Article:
17 February 2017

2016 MICHIGAN Kalamazoo - POPnology

In town we have the Kalamazoo Air Zoo Aerospace and Science Museum (info at: http://www.airzoo.org/index.php?menu_id=7). It is a multi-sensory experience for all ages. It includes displays of 50+ diverse aircraft, wartime memorabilia and history, and learning experiences.

On-going exhibits include an SR-71B Blackbird (fastest plane ever built), space history, 3-D full-motion flight simulators, the Michigan Aviator Hall of Fame, flight related murals and artwork, indoor kid amusement rides such as "hot air balloons," and much, much more. In summer they even offer bi-plane rides over the city of Kalamazoo and learning camps for kids.
POPnology was a traveling exhibit here. It explored how popular culture influenced technology. Mike is a war buff and aircraft "expert." Although these topics do not interest me so much, the POPnology exhibit was fabulous.
It demonstrated how movies, books, television, and art influence our current culture. Objects in our daily lives have been created from ideas made by futurists such Isaac Asimov, Gene Roddenberry, Walt Disney, and even Leonardo Da Vinci.

One display presented a home from the 1950's and estimated how long it took to accomplish everyday tasks such as ironing, researching an Encyclopedia, winding a clock, and recording audio tapes. Then it gave an estimate of how much less time it takes to do the same tasks with today's "tools." I think it was something like four hours to only 40 minutes now.
It compares the concept of the wrist phone seen in Dick Tracy comics that I read as a kid to the Apple iWatch that many wear today. The display walked you though generations of walkie-talkies to brick size cell phones to smart phones and finally all the way to today's iWatch. The Dick Tracy wrist communicator looks uncannily like the iWatch of today.

Robots were another big topic. The Terminator and R2-D2 of movie fame were on display, along with other "famous" humanoid robots.

Yet another area was dedicated to robotics and all the things they can do to aid in manufacturing, medical surgery, and more.
You could also experience high-tech virtual reality glasses. The line was long for that so I didn't get a chance to try. I was a little nervous on that one anyway because I heard you can easily get motion sickness when using them.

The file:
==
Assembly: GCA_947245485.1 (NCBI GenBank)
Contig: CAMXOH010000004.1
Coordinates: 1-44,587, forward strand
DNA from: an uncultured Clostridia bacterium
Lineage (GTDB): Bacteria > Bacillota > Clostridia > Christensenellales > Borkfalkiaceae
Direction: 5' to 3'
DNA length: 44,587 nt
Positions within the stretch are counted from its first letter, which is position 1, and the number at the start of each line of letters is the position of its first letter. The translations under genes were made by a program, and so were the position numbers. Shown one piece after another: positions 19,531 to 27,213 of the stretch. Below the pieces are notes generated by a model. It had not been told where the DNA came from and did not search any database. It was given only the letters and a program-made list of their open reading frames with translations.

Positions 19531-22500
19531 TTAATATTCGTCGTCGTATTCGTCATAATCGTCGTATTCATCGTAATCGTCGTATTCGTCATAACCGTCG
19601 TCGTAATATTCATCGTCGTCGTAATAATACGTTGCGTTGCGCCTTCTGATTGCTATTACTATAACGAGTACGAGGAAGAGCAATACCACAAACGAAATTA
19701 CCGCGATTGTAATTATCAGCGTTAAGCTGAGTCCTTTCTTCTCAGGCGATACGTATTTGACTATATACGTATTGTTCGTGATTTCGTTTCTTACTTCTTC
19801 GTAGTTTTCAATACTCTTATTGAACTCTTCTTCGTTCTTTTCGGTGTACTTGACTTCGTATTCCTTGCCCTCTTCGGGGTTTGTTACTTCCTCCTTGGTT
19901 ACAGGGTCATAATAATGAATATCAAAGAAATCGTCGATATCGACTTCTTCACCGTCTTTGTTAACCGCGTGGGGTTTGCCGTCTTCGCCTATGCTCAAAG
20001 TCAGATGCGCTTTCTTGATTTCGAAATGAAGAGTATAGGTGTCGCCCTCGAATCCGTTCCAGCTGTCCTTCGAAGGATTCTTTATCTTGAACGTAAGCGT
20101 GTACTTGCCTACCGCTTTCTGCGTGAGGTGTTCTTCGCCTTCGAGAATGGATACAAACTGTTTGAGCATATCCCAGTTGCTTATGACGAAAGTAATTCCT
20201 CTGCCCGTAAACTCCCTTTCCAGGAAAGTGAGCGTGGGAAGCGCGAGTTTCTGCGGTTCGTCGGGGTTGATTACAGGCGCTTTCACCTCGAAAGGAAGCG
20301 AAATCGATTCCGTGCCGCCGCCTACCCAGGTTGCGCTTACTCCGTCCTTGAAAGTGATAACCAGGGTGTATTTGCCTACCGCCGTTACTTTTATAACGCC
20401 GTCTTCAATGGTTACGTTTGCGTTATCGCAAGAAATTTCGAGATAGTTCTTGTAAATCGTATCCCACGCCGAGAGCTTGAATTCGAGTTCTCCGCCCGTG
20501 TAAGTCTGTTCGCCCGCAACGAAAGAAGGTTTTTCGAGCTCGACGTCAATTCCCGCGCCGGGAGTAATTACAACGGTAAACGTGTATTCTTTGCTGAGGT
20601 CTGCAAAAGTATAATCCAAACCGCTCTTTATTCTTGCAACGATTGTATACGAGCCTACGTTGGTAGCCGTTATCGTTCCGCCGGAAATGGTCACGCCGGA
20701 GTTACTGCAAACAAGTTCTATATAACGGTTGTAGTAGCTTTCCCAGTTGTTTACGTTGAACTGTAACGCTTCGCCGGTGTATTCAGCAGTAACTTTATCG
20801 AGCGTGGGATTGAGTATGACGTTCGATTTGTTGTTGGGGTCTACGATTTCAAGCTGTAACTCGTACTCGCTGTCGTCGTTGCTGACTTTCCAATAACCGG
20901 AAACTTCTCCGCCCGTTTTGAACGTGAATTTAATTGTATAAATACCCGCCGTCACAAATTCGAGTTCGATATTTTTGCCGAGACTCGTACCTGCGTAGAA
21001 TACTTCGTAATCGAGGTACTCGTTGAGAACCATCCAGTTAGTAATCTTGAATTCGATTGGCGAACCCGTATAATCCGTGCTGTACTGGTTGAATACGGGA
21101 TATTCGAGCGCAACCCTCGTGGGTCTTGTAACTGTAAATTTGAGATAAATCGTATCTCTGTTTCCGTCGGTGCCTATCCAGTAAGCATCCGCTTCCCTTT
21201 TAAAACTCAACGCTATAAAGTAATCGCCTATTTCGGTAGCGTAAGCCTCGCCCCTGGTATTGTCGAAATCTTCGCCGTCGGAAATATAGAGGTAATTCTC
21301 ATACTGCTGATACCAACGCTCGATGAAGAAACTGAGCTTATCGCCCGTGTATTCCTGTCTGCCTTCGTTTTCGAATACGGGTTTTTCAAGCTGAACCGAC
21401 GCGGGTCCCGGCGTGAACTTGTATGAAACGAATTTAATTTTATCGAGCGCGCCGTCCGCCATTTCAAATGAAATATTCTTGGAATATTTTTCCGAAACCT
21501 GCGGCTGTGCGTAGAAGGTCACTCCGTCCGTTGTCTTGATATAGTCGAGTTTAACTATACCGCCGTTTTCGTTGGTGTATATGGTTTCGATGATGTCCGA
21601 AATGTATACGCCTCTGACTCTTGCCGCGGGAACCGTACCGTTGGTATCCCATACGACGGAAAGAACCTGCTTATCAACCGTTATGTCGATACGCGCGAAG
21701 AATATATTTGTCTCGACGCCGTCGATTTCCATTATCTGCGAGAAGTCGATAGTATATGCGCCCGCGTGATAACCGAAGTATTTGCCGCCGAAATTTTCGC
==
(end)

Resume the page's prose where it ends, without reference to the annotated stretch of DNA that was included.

Pixel history and technology were traced. You could see the progress from PacMan to Mario Brothers to the big, flashy billboards you see roadside today.

Then we saw an area dealing with 3-D printing. It is amazing all the intricate and useful things that can be made with these latest versions of printers. The possibilities are artistic and endless.

What I mentioned here just scratched the surface of knowledge offered in this diverse and fascinating exhibit. Displays include toys and games, transportation, communication, and inventions and ideas that shape our everyday lives. Lots of color and creativity. Did I mention interactive!? Lots of that, too.

Updated displays are often added. I understand there is now a section on driverless cars and drones, AND the world's first 3-D printed car. So things and ideas that were imagined way-back-when have actually come to fruition in the real world today. See a fusion of fantasy and future. From science fiction to scientific fact.

This exhibit is no longer on display at the Air Zoo, but in 2017 it is showing at the Ronald Reagan Presidential Library in Simi Valley, California, and the Boston Museum of Science. Check it out, if you life nearby.

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If you have visited any of these places, we would love to hear your comments. Or send us recommendations of places we should not miss.